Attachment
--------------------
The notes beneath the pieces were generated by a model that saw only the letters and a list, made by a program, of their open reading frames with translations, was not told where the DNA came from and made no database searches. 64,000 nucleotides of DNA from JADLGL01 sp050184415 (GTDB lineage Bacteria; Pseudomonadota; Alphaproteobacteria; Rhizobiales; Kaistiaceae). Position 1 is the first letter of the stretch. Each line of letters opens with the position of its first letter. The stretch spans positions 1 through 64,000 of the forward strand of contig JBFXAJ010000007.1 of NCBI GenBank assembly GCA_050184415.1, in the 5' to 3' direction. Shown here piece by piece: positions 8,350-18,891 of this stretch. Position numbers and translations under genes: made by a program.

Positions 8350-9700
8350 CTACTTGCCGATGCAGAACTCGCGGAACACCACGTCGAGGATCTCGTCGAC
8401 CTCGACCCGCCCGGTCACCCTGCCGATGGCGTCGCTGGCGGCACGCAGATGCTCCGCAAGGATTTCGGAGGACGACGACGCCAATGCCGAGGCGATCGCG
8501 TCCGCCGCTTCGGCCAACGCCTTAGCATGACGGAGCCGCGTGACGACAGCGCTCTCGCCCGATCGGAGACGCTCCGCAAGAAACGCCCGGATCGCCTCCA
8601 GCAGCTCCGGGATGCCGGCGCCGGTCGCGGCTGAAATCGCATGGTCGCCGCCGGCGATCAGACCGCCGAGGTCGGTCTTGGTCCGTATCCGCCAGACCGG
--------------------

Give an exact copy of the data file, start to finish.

The notes beneath the pieces were generated by a model that saw only the letters and a list, made by a program, of their open reading frames with translations, was not told where the DNA came from and made no database searches. 64,000 nucleotides of DNA from JADLGL01 sp050184415 (GTDB lineage Bacteria; Pseudomonadota; Alphaproteobacteria; Rhizobiales; Kaistiaceae). Position 1 is the first letter of the stretch. Each line of letters opens with the position of its first letter. The stretch spans positions 1 through 64,000 of the forward strand of contig JBFXAJ010000007.1 of NCBI GenBank assembly GCA_050184415.1, in the 5' to 3' direction. Shown here piece by piece: positions 8,350-18,891 of this stretch. Position numbers and translations under genes: made by a program.

Positions 8350-9700
8350 CTACTTGCCGATGCAGAACTCGCGGAACACCACGTCGAGGATCTCGTCGAC
8401 CTCGACCCGCCCGGTCACCCTGCCGATGGCGTCGCTGGCGGCACGCAGATGCTCCGCAAGGATTTCGGAGGACGACGACGCCAATGCCGAGGCGATCGCG
8501 TCCGCCGCTTCGGCCAACGCCTTAGCATGACGGAGCCGCGTGACGACAGCGCTCTCGCCCGATCGGAGACGCTCCGCAAGAAACGCCCGGATCGCCTCCA
8601 GCAGCTCCGGGATGCCGGCGCCGGTCGCGGCTGAAATCGCATGGTCGCCGCCGGCGATCAGACCGCCGAGGTCGGTCTTGGTCCGTATCCGCCAGACCGG